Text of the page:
“Employees rank as the Number 1 cause of consistent stress among employers.”
A very stunning, but sad reality in today’s workplace. Communication issues run rampant, expectations in performance deteriorate to simply “acceptance” of whatever performance the employee provides. Dreams of excellence quickly turn into “settling” for mediocre completion and delays on deadlines. This further spirals into the owners of the company becoming “reactive” to what the day brings, instead of acting upon the proactive powerhouse promises that often fill the seminar retreats and motivational webinars.
As an employee, you hold a stronger role in the culture of the organization than you think. Below are the three mastered habits of highly effective employees from a CEO perspective:
1. Let your performance do the talking: All too often we hear campaign promises about employees who swear that they are the most “hard working, loyal, committed to excellence” candidates we’ve ever seen. Only to find out after they are hired that they are full of excuses, missed expectations, and inflated truths about their skills and abilities. The most effective employees talk less and show more. Consistent execution of the tasks you were hired for will provide the Executive staff the inspiration they need to believe that the corporate goals they set for the company were well placed when they hired you. Do what you do because you said you could do it. Let that be the basis for your motivation.
2. Stop Judging and Start Working: As a former employee, I know personally that employed staff is notorious for gossiping and passing judgment on things they know very little about. Assumptions are made about how “hard” or “not hard” the company Executives are working. What the Executives know and what they don’t know about business and decision making. However, here’s the reality from the CEO chair:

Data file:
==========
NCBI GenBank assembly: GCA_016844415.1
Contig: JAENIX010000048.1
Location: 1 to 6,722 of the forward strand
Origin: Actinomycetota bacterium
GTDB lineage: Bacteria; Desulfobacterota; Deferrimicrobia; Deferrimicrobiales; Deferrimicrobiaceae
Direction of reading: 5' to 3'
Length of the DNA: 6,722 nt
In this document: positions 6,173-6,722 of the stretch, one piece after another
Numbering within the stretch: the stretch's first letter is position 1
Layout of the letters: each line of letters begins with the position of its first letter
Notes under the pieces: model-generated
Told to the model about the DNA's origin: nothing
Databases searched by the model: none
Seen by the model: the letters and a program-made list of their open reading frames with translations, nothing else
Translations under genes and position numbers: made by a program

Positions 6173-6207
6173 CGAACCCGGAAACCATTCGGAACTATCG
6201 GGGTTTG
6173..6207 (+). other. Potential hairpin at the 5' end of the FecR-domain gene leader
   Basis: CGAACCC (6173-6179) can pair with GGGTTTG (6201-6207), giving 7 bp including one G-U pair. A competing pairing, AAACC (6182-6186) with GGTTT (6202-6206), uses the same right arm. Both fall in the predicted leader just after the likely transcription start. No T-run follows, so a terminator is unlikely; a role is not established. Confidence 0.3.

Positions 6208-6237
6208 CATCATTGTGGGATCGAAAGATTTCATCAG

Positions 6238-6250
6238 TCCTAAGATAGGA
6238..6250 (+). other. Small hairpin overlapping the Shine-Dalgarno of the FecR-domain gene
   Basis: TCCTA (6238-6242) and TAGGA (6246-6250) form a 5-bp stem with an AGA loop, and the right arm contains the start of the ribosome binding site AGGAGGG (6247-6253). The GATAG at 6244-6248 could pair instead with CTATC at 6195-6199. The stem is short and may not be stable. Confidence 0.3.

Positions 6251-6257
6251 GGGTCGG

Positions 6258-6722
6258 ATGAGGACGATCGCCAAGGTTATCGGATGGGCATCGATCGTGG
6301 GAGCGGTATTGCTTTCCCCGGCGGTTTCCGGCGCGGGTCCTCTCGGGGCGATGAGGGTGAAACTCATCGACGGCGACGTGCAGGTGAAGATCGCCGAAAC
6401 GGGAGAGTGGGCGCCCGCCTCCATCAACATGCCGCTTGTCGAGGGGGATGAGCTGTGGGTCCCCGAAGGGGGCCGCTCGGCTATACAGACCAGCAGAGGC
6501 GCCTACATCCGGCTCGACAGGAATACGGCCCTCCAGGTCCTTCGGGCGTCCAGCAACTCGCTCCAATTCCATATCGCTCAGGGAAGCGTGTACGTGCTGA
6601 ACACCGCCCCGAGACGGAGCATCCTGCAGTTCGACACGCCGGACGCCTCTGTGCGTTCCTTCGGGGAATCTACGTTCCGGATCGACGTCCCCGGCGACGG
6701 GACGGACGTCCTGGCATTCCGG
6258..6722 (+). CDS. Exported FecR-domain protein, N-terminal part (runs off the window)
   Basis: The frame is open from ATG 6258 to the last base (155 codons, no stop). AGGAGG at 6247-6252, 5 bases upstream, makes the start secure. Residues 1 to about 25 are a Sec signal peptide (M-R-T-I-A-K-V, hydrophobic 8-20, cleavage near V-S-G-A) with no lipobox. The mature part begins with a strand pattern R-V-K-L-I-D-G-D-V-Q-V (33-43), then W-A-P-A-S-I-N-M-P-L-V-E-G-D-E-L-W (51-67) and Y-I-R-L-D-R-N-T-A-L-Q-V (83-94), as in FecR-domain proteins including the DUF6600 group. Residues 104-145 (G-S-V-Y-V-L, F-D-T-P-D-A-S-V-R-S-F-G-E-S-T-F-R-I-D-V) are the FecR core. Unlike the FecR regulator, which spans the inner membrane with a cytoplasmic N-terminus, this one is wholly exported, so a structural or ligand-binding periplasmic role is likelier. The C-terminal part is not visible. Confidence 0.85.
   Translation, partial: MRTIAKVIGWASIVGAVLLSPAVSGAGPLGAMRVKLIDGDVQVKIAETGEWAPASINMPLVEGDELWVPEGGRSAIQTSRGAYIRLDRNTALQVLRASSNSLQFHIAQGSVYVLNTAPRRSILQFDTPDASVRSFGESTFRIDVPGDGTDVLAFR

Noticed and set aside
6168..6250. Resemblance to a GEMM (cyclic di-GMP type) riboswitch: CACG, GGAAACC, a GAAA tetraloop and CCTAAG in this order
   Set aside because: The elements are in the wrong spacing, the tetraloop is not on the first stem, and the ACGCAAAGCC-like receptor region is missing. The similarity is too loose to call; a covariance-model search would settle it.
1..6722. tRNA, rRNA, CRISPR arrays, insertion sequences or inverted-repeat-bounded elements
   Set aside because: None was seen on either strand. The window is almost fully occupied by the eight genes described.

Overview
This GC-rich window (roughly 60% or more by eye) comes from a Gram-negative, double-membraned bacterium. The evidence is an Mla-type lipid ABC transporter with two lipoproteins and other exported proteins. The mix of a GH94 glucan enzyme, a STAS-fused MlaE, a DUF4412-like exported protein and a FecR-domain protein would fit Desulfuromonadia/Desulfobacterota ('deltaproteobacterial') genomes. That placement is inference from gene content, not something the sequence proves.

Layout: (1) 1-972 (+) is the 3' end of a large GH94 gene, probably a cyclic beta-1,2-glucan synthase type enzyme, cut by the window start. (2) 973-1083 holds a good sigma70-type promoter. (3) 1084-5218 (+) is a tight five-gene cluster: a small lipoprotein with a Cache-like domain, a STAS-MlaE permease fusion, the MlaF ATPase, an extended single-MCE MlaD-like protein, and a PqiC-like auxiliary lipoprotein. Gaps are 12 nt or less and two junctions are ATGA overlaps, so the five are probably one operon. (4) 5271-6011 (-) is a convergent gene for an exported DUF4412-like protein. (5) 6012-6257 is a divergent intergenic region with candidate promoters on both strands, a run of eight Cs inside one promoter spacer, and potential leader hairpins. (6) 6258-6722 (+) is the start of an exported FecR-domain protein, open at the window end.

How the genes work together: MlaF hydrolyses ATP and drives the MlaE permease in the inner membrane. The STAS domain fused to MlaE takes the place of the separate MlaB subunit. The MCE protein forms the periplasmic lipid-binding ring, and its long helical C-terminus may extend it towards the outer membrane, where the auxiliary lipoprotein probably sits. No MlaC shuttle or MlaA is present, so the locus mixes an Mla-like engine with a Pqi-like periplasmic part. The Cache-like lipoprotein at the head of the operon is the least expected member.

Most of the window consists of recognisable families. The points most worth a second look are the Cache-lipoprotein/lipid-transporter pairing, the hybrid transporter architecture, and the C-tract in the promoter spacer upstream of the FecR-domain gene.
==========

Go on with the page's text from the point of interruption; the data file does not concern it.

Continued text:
a. Running a business is never going to be a perfect science. The systems aren’t perfect, the Executives aren’t perfect, and neither are the hired employees for the business. You’ll never get rid of the corporate politics. They are what they are. However, it is the CEO that made the decision to assume the risk of running the company. The Executive team also assumed the risk of hiring you. Therefore, do not disappoint on your part of the equation. Better performance from you will alleviate a MAJOR concern from the executive chair, which will pave the way for other important decisions to be properly made. There are many things not disclosed to employees because they either aren’t necessary for the work required to be performed, or they are simply matters not reserved for disclosure to those hired on the team. Whatever the reason, be content with that reality and do your part. Don’t judge what you don’t know, and you’ll secure a long future for yourself and the company you work for.
3. Be committed: Commitment means not just doing the basics to get by. Commitment means discarding the excuses for your poor performance. After all, it is your integrity on the line regardless of whomever is the acting Executive over you and the company. You may not agree with everything that they do, and yes, they often have issues of their own to navigate. However, such is not a license for you to throw away your own integrity and commitment to excellence. Make the environment within your sphere of influence a positive one. Create the environment around you that represents who you are as a person. Don’t let those around you, or worse yet, your perception of those around you cause you to not be who you said you are. Master your own environment, and you’ll subconsciously give permission to others to do the same.
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